Parties from both sides of a debate over whether to dissolve the library board made their cases known in fiscal court this week.
“One concern I’ve got is we’re getting into a very dangerous legal situation regarding the library,” said library board attorney Bruce Orwin, during Tuesday’s Pulaski County Fiscal Court meeting.
Orwin appeared before fiscal court Tuesday, along with Pulaski County Library Director Charlotte Keeney and attorney Christian Juckett, who specializes in municipality bonding, to discuss the library’s future in the wake of a movement to dissolve the board.
The board has recently come under fire for enacting tax rate increases in the past two years, and a group of concerned citizens, led by Barb Sanders, have met informally to begin the process of dissolving the library special taxing district through voter petition in hopes of reestablishing a board under supervision of Pulaski County Fiscal Court, which currently has no authority over the library taxing district.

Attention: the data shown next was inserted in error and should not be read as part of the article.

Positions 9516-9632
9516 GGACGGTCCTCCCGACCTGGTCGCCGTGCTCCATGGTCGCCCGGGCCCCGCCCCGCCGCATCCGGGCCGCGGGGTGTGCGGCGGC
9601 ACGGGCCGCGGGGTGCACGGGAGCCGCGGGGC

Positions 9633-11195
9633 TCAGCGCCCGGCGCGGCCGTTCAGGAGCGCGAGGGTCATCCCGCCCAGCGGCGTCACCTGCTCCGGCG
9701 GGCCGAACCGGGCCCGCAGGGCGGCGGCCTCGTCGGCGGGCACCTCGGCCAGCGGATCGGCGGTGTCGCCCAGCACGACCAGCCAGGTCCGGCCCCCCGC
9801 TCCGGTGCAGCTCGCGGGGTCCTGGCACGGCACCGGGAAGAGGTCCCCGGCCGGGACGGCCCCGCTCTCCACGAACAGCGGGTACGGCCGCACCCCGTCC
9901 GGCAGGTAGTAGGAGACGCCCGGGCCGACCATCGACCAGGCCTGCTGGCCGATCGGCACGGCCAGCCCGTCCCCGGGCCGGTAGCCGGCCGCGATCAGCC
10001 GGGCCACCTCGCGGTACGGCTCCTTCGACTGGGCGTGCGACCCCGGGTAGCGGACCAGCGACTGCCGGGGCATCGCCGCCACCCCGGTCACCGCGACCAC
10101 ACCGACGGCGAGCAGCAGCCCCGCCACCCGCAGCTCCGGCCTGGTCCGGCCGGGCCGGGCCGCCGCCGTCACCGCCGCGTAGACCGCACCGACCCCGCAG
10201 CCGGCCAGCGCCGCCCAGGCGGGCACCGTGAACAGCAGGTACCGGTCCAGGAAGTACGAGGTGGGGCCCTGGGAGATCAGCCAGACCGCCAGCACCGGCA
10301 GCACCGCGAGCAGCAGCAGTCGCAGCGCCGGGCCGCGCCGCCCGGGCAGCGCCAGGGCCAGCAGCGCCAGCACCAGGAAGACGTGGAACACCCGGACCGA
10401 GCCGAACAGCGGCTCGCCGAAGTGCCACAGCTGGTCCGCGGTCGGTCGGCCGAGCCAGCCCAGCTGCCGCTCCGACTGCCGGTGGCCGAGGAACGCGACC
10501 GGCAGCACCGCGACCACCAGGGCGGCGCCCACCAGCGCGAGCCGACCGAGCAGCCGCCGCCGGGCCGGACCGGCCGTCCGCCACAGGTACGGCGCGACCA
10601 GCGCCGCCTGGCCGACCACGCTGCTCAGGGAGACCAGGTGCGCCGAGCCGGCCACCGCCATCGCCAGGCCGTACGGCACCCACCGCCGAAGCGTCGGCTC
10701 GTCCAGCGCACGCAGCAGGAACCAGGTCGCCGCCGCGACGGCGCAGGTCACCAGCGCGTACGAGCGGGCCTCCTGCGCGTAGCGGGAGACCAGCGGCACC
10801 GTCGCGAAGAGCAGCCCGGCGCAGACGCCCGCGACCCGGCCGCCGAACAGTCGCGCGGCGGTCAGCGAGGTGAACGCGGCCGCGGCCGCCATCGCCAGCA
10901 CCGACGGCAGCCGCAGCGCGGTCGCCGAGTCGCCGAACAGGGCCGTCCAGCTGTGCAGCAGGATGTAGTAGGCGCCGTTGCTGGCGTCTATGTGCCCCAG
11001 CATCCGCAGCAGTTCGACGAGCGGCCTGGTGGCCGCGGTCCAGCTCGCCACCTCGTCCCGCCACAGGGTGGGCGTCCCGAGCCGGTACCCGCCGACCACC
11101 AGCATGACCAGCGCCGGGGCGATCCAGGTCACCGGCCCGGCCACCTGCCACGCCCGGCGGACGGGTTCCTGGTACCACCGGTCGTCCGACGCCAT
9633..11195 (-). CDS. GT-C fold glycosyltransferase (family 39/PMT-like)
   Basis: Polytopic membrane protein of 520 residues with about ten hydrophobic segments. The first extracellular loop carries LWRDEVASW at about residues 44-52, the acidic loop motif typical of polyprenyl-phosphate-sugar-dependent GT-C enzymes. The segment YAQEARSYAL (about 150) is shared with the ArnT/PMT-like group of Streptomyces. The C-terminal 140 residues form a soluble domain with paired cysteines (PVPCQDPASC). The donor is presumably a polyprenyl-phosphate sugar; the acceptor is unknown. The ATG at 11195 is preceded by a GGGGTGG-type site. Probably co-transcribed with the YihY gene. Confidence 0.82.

The board accepted what’s called a compensating tax rate for the 2012-2013 year, which means the district would receive roughly the same amount of revenue as it received the year before through tax collections. That compensating rate is determined by property values as recorded by the Pulaski County PVA Office. Property values went down slightly, which means the library board had to enact a higher tax rate to get the same amount of money.
The compensating tax rate was calculated to be 6.40 cents per $100 of real property, up from 6.30 cents last year. That means a person who owns property assessed at $100,000 would pay around $64. Tax rates for personal property also went up a fraction (7.65 to 7.66 cents).